In Latin, maleficium refers to "an evil deed, injury, sorcery," and Martine Desjardins acknowledges that her novel's title was inspired by the Malleus Maleficarum, the infamous 15th-century treatise on witches. Constructed like a Chinese box puzzle, Desjardins's Maleficium contains confessions from seven men stricken by repulsive ailments--and one "demonic, harelipped" woman responsible for bringing these ailments upon the men.
Set in the heyday of empires, the novel's central theme--the ruthless exploitation of cultures and natural resources for commercial and scientific purposes--still resonates with 21st-century readers. The "evil deed" in Maleficium is civilization itself. Civilization is "evil" because it often gravitates toward plunder and rape. Fueled by perpetual desire, the male confessors--collectors of rare insects; traders of spices, tortoise shells, fragrant soaps, Persian carpets--only want to violate or accumulate, not to connect on a human level. On the other hand, civilization means retributive justice for the disenfranchised, even if this notion of justice--from the oppressor's view--resembles sorcery or usurpation.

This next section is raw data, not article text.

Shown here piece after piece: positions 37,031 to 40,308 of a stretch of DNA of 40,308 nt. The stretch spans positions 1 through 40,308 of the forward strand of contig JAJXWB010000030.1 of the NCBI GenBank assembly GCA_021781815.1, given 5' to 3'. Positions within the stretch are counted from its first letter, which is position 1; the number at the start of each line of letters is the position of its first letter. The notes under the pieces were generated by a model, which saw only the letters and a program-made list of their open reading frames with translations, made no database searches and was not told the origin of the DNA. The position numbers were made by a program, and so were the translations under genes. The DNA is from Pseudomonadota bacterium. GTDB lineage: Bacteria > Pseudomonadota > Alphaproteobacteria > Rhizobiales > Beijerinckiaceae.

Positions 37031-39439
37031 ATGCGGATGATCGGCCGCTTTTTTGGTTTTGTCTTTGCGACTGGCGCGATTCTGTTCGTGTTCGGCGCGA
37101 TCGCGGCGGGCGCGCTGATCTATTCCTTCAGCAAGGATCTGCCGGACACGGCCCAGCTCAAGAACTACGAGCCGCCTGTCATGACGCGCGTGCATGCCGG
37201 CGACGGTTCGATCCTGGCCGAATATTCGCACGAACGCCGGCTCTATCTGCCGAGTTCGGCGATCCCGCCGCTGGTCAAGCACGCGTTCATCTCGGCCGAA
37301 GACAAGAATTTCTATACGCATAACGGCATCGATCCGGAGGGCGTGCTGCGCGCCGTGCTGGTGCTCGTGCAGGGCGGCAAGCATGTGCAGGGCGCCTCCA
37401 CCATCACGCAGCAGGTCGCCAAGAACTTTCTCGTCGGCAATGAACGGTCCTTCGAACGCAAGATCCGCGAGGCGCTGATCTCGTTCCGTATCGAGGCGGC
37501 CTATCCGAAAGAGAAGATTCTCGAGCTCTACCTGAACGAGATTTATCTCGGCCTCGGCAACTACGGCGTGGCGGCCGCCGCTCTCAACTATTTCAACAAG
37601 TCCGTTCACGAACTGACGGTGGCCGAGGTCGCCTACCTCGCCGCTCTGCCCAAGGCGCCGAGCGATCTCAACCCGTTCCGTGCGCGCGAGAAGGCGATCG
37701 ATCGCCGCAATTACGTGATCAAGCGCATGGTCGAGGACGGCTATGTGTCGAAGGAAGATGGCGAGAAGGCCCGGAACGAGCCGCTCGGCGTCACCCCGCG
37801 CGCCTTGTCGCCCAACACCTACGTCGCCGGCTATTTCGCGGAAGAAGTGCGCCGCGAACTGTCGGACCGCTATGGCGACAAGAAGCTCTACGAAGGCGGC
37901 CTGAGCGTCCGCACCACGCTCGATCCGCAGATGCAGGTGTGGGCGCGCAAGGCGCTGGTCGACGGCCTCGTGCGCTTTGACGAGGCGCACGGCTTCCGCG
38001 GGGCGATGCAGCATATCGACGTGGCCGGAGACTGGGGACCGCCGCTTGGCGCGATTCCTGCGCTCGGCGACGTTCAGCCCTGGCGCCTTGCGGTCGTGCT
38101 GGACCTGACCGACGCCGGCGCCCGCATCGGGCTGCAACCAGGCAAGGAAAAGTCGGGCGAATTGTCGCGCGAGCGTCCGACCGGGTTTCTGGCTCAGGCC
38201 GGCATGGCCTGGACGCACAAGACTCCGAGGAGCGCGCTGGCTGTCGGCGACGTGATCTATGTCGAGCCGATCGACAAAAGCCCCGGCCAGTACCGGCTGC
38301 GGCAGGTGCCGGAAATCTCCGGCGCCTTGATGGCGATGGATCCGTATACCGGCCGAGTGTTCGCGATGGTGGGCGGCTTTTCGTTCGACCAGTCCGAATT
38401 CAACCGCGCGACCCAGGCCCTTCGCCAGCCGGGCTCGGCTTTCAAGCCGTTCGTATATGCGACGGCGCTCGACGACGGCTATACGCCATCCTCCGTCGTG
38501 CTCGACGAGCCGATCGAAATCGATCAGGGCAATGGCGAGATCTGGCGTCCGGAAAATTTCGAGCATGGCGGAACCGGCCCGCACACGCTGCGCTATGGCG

Mannered and ornate, the novel's multi-framed narrative yields facets of a deeply conflicted self. Maleficium's core mystery is Vicar Jerôme Savoie, a Montreal priest who transcribes the confessions, thus breaking the vow of secrecy that the sacrament of confession requires. Since there is no other proof regarding the existence of the priest, or even for the veracity of the recorded confessions, the novel becomes an intricate game involving the nature of truth and fiction. --Thuy Dinh, editor, Da Mau magazine